The inventive cocktail menu includes a tropical-fruit mojito topped with a pineapple cone stuffed with passion-fruit pearls and a gold-dusted mint crown. Every seat is within view of the dancing fountains, thanks to floor-to-ceiling windows and a patio. The facade’s multicolour abstract Italian-glass mosaic depicts an aerial map of Milan.

Lago by Julian Serrano

10. Labyrinth, Singapore

Chef-owner Han Li Guang at Labyrinth is proof that reams of books and piles of classes aren’t necessarily the only ingredients to create a culinary tour-de-force. The self-taught chef is maturing into a fine example of how modern techniques can elevate familiar recipes. Han calls his cuisine Neo-Sin, Singaporean dishes given a new spin.

His chilli crab is a great example of this: the sweet-and-spicy flavours of Singapore’s signature dish in ice cream form placed in a deep-fried soft shell crab accompanied with crab bisque foam and a ‘sandy beach’ made of crumbled man tou. A cheeky sign saying ‘Beware Crab!’ and a tiki-cocktail umbrella complete the teasing scene. His take on siew yoke fan (roast pork rice) places a tender slab of pork on risotto cooked in ramen broth. It’s a familiar journey in unfamiliar territory – the tasting menus are titled ‘discovery’ and ‘experience’ – which harkens to the name; a trip into the wonders that a labyrinth could bring.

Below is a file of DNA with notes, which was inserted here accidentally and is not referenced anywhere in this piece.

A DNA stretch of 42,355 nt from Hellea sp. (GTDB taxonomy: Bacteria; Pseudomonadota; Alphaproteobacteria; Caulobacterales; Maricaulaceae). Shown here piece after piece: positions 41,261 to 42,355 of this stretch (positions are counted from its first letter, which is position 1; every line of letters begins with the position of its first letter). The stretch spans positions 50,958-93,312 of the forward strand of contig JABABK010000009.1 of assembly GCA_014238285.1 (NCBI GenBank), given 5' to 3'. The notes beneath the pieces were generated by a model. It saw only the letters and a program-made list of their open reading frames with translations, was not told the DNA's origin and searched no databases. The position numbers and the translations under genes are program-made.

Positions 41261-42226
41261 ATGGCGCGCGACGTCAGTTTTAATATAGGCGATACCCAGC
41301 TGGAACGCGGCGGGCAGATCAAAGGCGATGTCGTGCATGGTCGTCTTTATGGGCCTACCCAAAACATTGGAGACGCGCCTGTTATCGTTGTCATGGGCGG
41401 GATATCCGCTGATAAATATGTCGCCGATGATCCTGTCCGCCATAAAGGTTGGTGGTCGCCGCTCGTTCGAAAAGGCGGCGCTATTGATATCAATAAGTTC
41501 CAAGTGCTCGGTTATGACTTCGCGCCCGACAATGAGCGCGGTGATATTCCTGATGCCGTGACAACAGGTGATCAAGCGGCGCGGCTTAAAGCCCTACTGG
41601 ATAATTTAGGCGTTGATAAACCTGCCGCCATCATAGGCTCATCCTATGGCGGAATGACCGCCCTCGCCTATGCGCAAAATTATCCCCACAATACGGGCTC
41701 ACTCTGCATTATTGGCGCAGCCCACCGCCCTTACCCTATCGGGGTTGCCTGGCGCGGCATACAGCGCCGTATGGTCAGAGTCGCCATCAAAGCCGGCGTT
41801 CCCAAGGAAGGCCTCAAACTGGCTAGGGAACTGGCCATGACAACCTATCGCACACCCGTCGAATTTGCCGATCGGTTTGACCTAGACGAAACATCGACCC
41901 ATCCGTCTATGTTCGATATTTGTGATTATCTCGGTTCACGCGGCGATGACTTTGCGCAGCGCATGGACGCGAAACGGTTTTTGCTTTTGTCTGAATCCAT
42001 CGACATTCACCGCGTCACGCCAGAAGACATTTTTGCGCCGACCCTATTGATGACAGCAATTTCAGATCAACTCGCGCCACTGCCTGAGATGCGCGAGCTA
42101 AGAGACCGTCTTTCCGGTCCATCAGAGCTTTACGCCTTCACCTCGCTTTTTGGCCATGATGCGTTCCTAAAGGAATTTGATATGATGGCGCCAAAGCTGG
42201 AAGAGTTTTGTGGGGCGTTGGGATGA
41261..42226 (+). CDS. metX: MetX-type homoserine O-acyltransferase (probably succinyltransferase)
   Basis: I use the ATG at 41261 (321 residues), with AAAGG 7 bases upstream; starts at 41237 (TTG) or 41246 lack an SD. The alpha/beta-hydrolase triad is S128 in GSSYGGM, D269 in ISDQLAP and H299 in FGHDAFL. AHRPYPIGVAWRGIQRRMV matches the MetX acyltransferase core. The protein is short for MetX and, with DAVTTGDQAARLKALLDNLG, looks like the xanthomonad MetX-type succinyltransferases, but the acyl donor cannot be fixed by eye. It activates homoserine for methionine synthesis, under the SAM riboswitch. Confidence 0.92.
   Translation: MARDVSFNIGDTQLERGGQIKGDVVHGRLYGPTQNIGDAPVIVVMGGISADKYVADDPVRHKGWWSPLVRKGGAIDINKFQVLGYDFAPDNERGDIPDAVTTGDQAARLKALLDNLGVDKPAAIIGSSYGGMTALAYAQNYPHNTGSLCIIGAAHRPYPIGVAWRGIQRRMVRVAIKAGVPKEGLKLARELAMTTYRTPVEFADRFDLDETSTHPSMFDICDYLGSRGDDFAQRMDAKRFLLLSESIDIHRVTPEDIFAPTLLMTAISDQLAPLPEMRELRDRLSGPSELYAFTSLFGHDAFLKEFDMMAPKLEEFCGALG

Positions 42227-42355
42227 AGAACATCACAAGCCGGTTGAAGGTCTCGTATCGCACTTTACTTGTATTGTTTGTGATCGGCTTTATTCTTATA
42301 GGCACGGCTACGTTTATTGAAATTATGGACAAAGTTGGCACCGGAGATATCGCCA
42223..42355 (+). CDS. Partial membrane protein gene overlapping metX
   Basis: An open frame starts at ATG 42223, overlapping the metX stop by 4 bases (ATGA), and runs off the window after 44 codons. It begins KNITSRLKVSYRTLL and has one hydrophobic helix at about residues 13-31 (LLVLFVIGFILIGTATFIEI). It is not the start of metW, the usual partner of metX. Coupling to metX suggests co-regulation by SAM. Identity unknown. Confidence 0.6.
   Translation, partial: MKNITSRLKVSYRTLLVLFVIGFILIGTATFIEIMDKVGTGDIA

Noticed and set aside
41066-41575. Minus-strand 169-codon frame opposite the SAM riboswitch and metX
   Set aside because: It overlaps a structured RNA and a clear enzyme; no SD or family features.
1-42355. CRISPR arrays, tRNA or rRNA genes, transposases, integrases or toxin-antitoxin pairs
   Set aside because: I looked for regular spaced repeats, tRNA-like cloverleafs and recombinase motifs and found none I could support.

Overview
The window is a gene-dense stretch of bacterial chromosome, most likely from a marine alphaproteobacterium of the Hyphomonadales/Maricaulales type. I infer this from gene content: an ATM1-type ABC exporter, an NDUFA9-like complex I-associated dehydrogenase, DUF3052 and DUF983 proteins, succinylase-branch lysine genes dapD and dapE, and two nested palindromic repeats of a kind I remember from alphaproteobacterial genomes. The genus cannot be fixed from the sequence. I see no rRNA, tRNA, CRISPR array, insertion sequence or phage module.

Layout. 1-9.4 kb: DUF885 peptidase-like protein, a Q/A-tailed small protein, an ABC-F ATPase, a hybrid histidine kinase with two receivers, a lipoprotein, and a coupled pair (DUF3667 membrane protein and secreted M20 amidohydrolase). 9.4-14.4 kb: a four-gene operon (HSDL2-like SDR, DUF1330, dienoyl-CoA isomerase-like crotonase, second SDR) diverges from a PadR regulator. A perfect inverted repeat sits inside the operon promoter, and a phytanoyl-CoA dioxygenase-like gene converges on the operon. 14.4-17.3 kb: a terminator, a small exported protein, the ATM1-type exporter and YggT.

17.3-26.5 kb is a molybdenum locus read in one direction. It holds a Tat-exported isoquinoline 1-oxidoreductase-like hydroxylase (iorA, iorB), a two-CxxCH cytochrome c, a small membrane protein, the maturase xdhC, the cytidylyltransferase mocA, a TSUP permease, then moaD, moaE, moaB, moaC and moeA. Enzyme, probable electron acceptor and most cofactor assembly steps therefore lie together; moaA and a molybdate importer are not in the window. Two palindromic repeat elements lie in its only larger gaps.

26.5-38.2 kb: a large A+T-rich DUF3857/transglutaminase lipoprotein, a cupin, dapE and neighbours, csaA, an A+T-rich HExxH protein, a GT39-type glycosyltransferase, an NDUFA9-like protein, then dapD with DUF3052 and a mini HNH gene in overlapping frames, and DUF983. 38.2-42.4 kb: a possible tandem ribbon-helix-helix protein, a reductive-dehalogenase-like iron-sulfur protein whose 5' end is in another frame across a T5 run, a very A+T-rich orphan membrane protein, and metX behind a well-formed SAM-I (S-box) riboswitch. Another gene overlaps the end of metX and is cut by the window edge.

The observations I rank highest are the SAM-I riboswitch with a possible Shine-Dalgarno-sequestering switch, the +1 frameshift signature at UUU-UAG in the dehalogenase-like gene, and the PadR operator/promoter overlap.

Labyrinth

11. Tri, Hong Kong

An unusual combination. Balinese food. In Hong Kong. And not with a view of the immense Hong Kong skyline, but the beach views of Repulse Bay in the quieter south of the island. Formed by leading tastemakers Le Comptoir and designed by Elora Hardy of Bali-based firm Ibuku, Tri skirts the edges between fine dining and casual elegance, a resort-like take that is as delicious as it is beautiful. The setting is fantastic: a naturalistic diorama of bamboo, wood and stone that looks straight out of Ubud, with lotus-shaped bamboo pods and a wall of Balinese batik tjaps (patterned copper stamps) in the private room.

In the kitchen, executive chef Conor Beach and Balinese chef de cuisine I Wayan Mustika strike a balance, using traditional recipes as a base to springboard in a more innovative direction. The sambal tempeh is a perfect introduction to the refined-rustic duality, fermented soybean sheets mixed with crispy cauliflower with fiery chilli. The bebek goreng (fried duck) is not bird-on-the-bone, but neat rectangles of tender meat ringed with dots of chilli mango sambal, pink grapefruit and coiled cucumbers. The iga sapi (beef short ribs) is wonderfully tender, with green chilli sambal for a kick, while dadar gulung (rolled pancakes) evoke the tropics with their filling of coconut and mango.

Tri